NEW YORK, July 25, 2012 /PRNewswire/ -- Today Maxfield and Oberton received an administrative complaint issued by the Consumer Product Safety Commission in order to force them to cease selling high-powered magnets to adults.
Maxfield is the manufacturer and distributor of Buckyballs® and Buckycubes™, the number one selling brand name in high-powered magnets – recently called America's "fave desk accessory" by the Washington Post (July 13, 2012), and named "the next big thing in cubicle fidgeting" by New York magazine (July 16-23, 2012).
Before filing the lawsuit and giving Maxfield and Oberton the opportunity to defend itself and its products, CPSC systematically began contacting its retailers giving them 48 hours to tell the government that they would stop selling Buckyballs® and Buckycubes™. Some retailers capitulated to this so-called voluntary request for fear of retribution if they did not acquiesce.
"Obviously the bureaucrats see danger everywhere, and those responsible people – like our company who have vigorously promoted safety and appropriate use of our products – gets put out of business by an unfair and arbitrary process," said Craig Zucker, Founder and CEO of Maxfield and Oberton "I don't understand how and why they did this without following their own rules before allowing us to make our case. It almost seems like they simply wanted to put our products and industry out of business."
Finally, CPSC is giving Maxfield an opportunity to defend its products but only after ruining its retailer base through intimidation tactics.
"We are deeply disappointed that the CPSC has decided to go after our firm - and magnets in general. Magnets have been around for centuries and are used for all sorts of purposes. Our products are marketed to those 14 and above and out of over half a billion magnets in the market place CPSC has received reports of less than two-dozen cases of misuse. We worked with the Commission in order to do an education video less than 9 months ago, so we are shocked they are taking this action. We find it unfair, unjust and un-American," added Zucker. "We will vigorously fight this action taken by President Obama's hand picked agency."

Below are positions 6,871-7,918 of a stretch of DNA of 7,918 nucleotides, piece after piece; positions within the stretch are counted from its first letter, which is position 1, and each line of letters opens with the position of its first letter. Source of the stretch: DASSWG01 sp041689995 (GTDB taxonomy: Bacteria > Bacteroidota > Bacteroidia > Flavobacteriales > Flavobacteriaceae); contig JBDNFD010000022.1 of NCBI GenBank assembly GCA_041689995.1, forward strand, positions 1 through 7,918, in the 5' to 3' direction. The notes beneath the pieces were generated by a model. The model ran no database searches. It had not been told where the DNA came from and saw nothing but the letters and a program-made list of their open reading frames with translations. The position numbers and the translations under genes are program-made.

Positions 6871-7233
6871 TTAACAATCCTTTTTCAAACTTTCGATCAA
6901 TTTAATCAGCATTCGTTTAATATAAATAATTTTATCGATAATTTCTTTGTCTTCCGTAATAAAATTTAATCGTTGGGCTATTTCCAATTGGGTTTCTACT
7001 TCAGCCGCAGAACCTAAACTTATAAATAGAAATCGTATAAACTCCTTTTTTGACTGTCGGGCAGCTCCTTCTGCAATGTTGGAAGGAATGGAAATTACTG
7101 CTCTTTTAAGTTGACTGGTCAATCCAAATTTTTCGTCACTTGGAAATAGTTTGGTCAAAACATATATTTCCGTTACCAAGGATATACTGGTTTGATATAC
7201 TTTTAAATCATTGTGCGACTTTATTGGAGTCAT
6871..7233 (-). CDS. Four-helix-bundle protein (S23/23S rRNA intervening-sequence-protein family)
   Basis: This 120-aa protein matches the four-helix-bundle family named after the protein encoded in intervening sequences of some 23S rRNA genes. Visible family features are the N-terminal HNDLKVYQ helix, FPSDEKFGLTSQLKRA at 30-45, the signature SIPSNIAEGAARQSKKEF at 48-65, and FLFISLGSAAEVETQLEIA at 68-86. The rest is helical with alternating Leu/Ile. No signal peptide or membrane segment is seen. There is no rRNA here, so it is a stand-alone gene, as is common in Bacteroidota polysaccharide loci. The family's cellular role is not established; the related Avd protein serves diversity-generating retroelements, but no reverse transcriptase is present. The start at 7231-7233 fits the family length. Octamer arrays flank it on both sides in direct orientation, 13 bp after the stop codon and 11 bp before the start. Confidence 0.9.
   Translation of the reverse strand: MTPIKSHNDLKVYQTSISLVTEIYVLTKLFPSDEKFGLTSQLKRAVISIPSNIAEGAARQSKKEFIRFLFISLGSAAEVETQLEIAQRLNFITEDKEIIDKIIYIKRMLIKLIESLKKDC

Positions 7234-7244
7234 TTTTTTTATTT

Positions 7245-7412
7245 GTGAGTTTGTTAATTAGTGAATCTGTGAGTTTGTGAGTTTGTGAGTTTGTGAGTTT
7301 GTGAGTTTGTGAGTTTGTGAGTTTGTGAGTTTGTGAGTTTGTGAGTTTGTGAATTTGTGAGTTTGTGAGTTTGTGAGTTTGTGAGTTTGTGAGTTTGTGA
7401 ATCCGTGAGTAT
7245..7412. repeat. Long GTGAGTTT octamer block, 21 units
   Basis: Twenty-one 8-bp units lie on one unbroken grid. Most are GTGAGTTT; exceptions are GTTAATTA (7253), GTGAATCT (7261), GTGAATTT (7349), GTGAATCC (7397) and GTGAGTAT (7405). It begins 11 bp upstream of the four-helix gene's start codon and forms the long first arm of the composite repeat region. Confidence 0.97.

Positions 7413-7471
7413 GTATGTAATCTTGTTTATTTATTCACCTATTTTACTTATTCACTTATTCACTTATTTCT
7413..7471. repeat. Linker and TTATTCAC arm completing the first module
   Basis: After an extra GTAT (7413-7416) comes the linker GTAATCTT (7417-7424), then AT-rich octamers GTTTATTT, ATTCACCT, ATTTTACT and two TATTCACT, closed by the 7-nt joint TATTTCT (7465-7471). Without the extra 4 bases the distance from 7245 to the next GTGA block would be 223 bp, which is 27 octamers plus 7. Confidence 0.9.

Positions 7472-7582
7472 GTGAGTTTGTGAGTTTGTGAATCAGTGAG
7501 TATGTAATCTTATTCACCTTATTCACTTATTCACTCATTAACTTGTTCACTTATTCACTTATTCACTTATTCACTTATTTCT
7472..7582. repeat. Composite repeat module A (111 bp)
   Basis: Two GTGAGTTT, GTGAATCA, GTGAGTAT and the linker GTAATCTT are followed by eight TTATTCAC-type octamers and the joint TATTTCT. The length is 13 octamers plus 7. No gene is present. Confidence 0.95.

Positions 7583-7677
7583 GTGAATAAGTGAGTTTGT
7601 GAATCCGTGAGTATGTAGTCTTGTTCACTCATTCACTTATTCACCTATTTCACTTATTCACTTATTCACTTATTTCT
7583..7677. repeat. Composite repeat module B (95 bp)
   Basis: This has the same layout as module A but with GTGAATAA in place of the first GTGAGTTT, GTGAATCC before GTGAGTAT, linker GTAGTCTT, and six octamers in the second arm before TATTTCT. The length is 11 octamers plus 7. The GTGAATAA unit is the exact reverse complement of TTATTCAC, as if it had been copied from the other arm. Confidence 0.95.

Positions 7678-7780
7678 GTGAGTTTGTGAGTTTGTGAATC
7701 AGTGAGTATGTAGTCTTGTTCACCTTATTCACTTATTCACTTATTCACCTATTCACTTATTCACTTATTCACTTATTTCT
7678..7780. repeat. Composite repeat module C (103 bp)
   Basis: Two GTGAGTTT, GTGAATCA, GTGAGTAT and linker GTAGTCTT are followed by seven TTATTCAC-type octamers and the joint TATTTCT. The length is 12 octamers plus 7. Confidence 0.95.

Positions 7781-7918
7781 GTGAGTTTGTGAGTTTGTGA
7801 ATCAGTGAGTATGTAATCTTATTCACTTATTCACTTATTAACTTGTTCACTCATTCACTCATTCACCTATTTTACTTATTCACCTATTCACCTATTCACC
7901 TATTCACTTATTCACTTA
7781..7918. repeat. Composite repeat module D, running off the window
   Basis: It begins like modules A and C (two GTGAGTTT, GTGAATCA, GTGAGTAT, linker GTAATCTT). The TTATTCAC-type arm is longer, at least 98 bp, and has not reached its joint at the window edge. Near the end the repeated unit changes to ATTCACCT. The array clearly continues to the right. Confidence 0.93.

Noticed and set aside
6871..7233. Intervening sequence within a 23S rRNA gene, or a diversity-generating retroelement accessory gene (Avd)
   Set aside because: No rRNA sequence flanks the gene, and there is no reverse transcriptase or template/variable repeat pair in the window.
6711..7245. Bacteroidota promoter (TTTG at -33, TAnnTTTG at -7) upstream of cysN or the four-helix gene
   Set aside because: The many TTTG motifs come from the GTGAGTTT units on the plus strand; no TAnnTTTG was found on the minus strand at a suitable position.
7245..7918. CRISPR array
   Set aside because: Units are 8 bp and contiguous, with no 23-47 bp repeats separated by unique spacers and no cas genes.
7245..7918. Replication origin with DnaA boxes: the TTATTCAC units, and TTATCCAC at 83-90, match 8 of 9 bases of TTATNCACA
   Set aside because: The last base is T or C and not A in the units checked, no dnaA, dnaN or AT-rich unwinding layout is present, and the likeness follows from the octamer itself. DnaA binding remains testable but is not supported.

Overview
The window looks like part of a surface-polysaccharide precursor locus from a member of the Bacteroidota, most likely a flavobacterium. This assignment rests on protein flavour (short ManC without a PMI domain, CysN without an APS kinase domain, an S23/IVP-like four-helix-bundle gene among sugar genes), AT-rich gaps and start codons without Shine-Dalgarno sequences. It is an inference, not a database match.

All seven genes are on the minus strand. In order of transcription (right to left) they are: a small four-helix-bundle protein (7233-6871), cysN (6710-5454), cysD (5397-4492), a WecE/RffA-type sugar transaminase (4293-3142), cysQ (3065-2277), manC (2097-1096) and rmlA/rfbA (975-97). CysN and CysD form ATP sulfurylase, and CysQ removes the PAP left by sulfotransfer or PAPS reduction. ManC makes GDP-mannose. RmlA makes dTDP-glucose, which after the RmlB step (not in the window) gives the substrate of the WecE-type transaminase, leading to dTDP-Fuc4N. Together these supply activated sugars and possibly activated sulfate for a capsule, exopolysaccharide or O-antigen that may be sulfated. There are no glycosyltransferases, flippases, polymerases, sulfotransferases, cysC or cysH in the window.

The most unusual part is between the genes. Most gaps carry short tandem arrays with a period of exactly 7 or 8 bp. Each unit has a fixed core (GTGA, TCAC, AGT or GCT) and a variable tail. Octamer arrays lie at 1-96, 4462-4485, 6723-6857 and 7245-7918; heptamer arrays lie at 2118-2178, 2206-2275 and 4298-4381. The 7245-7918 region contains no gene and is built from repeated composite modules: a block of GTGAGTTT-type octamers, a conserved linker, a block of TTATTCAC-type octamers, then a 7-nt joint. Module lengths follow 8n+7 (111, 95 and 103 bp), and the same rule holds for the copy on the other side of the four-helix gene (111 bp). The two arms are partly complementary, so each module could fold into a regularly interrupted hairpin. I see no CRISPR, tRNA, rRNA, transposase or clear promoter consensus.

Maxfield believes the CPSC is now taking the absurd position that warnings can never work. By doing so, CPSC has called into question the efficacy of all of the warnings the agency relies upon including its recently announced program to warn about the risk of strangulation posed by cords on baby monitors, cords that have been involved in 7 deaths.
What will CPSC do about drowning for which its remedy is warnings?
For balloons involved in several deaths each year, the Commission warns about the risk of suffocation from uninflated or broken balloons and says "Adult supervision required." But for some reason when it comes to an American company that sells Buckyballs® exclusively to adults, the CPSC takes a different approach and decides that warnings don't work. The Company believes the CPSC can't have it both ways.
Maxfield contends that by claiming that warnings never work, CPSC calls into question its enforcement of the Federal Hazardous Substances Act which requires warning labels on among other things, adult products that are corrosive or toxic and that may cause substantial personal injury or illness due to reasonably foreseeable handling or ingestion by children.
Maxfield's customers love their products and Buckyballs has grown into a well-known brand in only a few years. Like a lot of products, they are not marketed or intended to be used by children. The company markets them exclusively to grown-ups and teenagers (14+), developed its safety program in cooperation with CPSC with responsible marketing steps and appropriate warnings to keep them out of children's hands.
You can't miss the clear warning label to keep them away from kids on 5 different places on each box, and in accompanying instructions. A public awareness campaign about magnet safety with videos distributed by the government and a special web site (www.magnetsafety.com) was launched several months ago, with the full cooperation of the CPSC.
"As a small business owner I'm left wondering what to tell my employees and their families. How can this happen in America?" said Zucker.
CONTACT: Andrew Frank 212-935-4539
SOURCE Maxfield and Oberton